— Welcome back Eric Milton. In his first start since 2007, Milton went four innings. Rich Hill also made his first start since May 2. He might actually be back too as he only walked two.
— Congrats go out to Pudge Rodriguez, who became the seventh catcher in MLB history to hit 300 home runs.
— Detroit did something cool on Sunday, or something rather scary if you are Oakland. After giving up five runs in the first and eventually falling behind six runs total, the Tigers roared back for four runs in the second and third innings each.
— San Francisco scored double digit runs on Monday for the first time since opening day. Hallelujah they can score!
— Holy Jon Miller, speaking of San Francisco. Their game with the Mets was on ESPN Sunday Night Baseball and Miller was wearing a bright yellow collard shirt.
These Are My Links, You Shall Click Them
Chris Getz is a highlight machine. MLB's video search isn't working quite right, but if you click Getz's name up there you can see some of his latest works of art against Cleveland. He may be a White Sox, but he's pretty awesome.
Remember how last week I said Adam Rosales was my new favorite player? I actually meant that because he actually does run around the bases on EVERY home run he hits. Check out the full-story.
Micah Owings joins a group of players who've hit game tying or lead erasing home runs in the ninth inning. Some names that haven't? Mark Teixeira, Carlos Lee, Ryan Howard, Paul Konerko, and Carlos Pena.
Did you see the streaker at the Mets game? Well you can now.
Another link from Jayson Stark, who's brought up this idea about disabled list conspiracies. I'd have to agree with some of the executives who spoke out on the issue. It seems like the Tigers might have found a way to creatively get Dontrelle Willis on the disabled list.
Here is the best game note of the week.
"COLORADO'S MATT DALEY LEFT THE GAME IN THE BOTTOM OF THE SEVENTH INNING WITH A FOOT INJURY AFTER BEING STRUCK BY A BAT KICKED BY HOME PLATE UMPIRE BILL WELKE."
Round About of Randomness
Talk about waiting awhile. Max Scherzer picked up his first win in his 14th career start. Robert Ray picked up his first win on Saturday in his fourth career start. To put it mildly, sucks for Scherzer.
Tampa Bay has now stolen a base in 19 consecutive games. That's the longest streak since the New York Yankees did it back in 1914. That's quite the streak and really it's amazing it's been that long.
Stop complaining about umpire Paul Schrieber and his touching of Magglio Ordonez. He basically ushered him away from the area, it wasn't with bad intent or anything like that.
If you want an umpire to complain about, how about the group running the Tampa Bay/Cleveland series this weekend? They missed several calls, including an "out" call after a ball hit by Ryan Garko bounced off the wall and into Carl Crawford's hands/glove.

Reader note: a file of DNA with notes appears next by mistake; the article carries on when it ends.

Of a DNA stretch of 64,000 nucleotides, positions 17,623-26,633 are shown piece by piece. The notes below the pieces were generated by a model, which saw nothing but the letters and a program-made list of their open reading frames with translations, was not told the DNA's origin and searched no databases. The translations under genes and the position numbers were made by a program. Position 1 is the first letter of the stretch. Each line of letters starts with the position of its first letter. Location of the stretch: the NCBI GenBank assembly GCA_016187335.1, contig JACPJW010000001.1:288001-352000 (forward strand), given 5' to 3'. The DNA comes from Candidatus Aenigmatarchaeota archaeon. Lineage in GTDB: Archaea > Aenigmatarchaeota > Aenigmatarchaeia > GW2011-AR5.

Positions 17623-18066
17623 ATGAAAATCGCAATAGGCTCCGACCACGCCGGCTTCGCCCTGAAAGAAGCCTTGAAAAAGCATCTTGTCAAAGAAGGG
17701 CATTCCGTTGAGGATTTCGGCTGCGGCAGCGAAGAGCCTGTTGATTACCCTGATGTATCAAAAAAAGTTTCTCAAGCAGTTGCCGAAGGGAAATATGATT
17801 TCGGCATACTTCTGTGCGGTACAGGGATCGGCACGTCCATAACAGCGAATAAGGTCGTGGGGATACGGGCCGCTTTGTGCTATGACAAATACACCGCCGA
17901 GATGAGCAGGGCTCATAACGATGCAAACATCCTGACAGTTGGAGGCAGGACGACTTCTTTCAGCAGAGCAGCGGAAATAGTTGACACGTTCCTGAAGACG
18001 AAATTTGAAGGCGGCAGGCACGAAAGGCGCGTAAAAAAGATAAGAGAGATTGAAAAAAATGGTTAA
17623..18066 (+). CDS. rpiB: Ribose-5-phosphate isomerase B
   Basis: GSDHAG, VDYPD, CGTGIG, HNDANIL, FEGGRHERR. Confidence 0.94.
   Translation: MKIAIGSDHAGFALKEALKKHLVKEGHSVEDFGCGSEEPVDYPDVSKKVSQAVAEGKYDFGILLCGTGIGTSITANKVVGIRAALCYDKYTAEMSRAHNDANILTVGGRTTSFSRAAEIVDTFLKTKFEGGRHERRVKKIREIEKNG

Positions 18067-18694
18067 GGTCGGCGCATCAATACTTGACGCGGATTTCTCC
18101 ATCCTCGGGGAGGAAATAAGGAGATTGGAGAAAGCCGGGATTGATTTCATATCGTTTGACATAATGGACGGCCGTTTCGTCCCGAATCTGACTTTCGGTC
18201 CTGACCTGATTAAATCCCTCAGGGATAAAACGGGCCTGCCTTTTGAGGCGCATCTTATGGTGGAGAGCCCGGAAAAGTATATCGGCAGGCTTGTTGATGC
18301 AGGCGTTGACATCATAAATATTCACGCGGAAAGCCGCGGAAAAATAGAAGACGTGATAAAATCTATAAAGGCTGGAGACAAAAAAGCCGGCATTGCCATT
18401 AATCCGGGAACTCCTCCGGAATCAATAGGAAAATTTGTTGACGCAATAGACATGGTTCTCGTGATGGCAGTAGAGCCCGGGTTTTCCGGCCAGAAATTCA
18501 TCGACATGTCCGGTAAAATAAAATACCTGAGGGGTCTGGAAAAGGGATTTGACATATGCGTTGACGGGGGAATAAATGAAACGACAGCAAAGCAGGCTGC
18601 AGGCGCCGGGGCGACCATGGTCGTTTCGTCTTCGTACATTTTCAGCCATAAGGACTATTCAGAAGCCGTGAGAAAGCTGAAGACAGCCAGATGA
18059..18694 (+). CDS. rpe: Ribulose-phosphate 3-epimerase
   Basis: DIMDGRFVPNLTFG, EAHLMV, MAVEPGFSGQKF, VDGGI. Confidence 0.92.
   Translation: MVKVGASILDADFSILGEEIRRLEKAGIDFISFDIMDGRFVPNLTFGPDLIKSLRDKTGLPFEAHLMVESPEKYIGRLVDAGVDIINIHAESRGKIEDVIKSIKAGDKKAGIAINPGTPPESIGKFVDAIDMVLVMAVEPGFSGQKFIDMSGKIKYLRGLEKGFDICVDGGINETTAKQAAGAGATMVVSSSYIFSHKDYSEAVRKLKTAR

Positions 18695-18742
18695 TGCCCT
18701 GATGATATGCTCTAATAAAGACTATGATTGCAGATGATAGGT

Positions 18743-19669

The umpires ruled it an out because they thought Crawford had it in his glove when he went up to catch it and he basically knocked it to himself. That wasn't the case as you can clearly see here.
That wasn't the only oddity of Sunday's game between Tampa and Cleveland. I'm sure you've heard by now the fact that Andy Sonnanstine hit third in the Rays' lineup. Joe Maddon turned in the wrong scorecard, that had Evan Longoria and Ben Zobrist both playing third.
Zobrist took the field in the top of the inning, Eric Wedge brought the error to the umpires’ attention and they took a good 20 minutes talking it over with Wedge, Maddon, and themselves. The Rays lost their designated hitter for the game and Longoria for a few innings.
But, no matter for Tampa, as Sonnanstine hit a run-scoring double thanks to a pulled in outfield.
Here are your crazy box scores for the week: Toronto 11 hits, two runs. They managed to beat Chicago who scored one run off just three hits. St. Louis wasn't as lucky as they scored nil off six hits and lost to Milwaukee who scored one run off two hits.
Adam Wainwright pitched eight strong and gave up just a solo home run to Corey Hart. Again, to put it the best way I can. That sucks.
Talk about crazy box scores? How about crazy games? San Diego and Cincinnati played a doozie on Saturday night/Sunday morning. 15 pitchers used, Jody Gerut and Willy Taveras both went 0-for-7, 30 players had a plate appearance, there was one major league debut, and it ended with Nick Hundley hitting his first career walk-off home run.
Phew. These two teams played an 18 inning game a year ago on Memorial Day, which is, oh look at that, a week away. The Padres won that one as well.
Speaking of walk-off home runs. Tuesday through Sunday saw games end in walk-off shots, now that's a rarity. Maybe Monday will continue that streak.
Johan Santana should give up four runs more often. On Saturday he gave up four earned runs, the most in one game this season for him and he picked up the win. He's pitched games in which he's given up zero earned runs, twice and found himself on the losing end, twice.
I mentioned Justin Upton's 18 game hitting streak coming to an end, but how about Ryan Zimmerman's 30 game streak? That is more than halfway to the historic Joe DiMaggio mark of 56, but still a long ways away.
Things are getting worse for David Ortiz. He went 0-for-7 with three strikeouts and 12 runners left on base against the Angels this past week.
Speaking of good pitching, Zach Duke is one of the NL leaders in wins and Jair Jurrjens is putting together quite the year despite the lack of wins. He's got a 2.06 ERA in eight starts this year. Just a few guys going a little un-noticed this year because of their teams lack of major success.
Finally on the most awesomeness note of the week, Jayson Werth is a man. He stole second, third, and then home base all in one fell swoop on Tuesday. His steal of home wasn't a straight up steal of home either. It was the cool kind where Werth went after the catcher threw the ball back to the pitcher.
Nino Colla is Talking every Monday of the baseball season, or whenever time needs to be wasted, provided objects don't get thrown.